The smart European, came to Africa, saw this beautiful concept and quietly returned to his home to call all his brothers and said to them, ~why must we fight one another while we can unite, and give our disunity to the United folks and benefits from their unlimted riches? Yes, the European did what was in the interest of Europe and he did that perfect!
From the day, the European stepped foot at the coast of African, he mastered the art of uniting with his brothers for a strong and stable force to promote his interests and the interests of his generations to come.
But what did the African gain from coming in contact with the European? He saw a God in the European, he saw a salvation in him, and he saw an opportunity which he need to Cooperation with him and prevent all his brothers to come in contact with this precious salvation.

Since then, the African seeks no cooperation with his brother, instead, we compete among ourselves just to find a cooperation with the smart European. In business, in Governance, in all aspects of our society this is the reality for today. Ubuntu is gone and we have become the agents of our own destruction 😭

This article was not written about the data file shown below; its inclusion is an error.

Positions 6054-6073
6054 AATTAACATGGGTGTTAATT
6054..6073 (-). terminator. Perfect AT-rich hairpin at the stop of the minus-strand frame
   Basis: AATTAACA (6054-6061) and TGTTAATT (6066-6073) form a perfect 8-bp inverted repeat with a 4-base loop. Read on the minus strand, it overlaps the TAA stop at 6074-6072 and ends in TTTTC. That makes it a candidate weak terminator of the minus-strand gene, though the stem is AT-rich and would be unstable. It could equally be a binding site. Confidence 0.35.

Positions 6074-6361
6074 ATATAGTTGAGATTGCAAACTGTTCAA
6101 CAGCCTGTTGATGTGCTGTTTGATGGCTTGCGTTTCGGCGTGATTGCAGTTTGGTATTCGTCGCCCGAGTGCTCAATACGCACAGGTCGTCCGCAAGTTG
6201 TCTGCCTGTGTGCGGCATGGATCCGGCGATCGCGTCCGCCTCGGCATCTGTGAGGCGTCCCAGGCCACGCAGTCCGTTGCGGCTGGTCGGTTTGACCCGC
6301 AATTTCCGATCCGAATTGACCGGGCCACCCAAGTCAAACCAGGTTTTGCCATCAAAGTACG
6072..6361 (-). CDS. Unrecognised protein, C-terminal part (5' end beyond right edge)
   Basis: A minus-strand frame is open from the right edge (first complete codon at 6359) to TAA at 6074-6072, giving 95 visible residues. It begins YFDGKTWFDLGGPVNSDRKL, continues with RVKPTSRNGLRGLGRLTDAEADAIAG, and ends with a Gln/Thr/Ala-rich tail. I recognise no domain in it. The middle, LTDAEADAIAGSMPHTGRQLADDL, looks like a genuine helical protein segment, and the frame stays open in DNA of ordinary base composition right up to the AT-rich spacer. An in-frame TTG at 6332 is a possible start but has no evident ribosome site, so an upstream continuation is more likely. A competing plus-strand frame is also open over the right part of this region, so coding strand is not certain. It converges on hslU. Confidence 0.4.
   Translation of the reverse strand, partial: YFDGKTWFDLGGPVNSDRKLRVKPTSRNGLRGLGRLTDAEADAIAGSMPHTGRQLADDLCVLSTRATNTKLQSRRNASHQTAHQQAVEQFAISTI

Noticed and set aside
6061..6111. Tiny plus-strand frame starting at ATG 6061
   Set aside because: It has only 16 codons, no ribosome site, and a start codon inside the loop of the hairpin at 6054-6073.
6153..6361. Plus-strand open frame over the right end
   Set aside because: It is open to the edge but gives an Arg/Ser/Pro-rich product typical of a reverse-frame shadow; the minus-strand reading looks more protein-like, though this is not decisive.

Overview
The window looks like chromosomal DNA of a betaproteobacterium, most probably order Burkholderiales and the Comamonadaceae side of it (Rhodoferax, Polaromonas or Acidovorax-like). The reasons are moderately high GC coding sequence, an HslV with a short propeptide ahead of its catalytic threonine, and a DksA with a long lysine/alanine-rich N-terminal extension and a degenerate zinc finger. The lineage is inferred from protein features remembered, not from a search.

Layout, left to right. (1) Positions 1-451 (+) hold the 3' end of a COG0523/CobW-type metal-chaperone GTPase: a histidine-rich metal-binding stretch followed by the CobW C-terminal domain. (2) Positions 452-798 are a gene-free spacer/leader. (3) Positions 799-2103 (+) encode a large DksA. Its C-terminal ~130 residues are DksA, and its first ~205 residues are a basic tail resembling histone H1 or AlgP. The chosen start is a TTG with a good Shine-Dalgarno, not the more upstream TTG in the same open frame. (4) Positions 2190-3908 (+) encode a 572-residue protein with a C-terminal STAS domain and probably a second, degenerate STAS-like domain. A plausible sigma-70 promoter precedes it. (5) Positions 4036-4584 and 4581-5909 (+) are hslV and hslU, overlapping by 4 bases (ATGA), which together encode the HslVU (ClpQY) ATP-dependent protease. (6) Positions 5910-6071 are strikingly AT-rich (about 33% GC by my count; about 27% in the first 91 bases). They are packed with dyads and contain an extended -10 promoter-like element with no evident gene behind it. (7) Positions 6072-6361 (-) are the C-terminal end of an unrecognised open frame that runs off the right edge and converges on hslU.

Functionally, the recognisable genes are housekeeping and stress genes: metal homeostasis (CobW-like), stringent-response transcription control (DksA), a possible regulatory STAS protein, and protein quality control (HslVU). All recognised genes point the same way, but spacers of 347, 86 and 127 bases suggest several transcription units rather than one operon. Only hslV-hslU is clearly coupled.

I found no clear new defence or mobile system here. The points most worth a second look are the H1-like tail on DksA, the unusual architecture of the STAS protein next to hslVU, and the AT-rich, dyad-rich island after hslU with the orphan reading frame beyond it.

This is the African we need to get behind us. A new Africa must be born, an African that is ready to see it members as humans, an Africa, that gives humanity to its children like it gives to all other humans. An Africa that is full of Africa is the Africa I wish for my son and his children.
Are you ready to contribute to the building of this NEW AFRICA?

Sent in By: Kwadwo Agyei Yeboah Yeboah Ghana Africa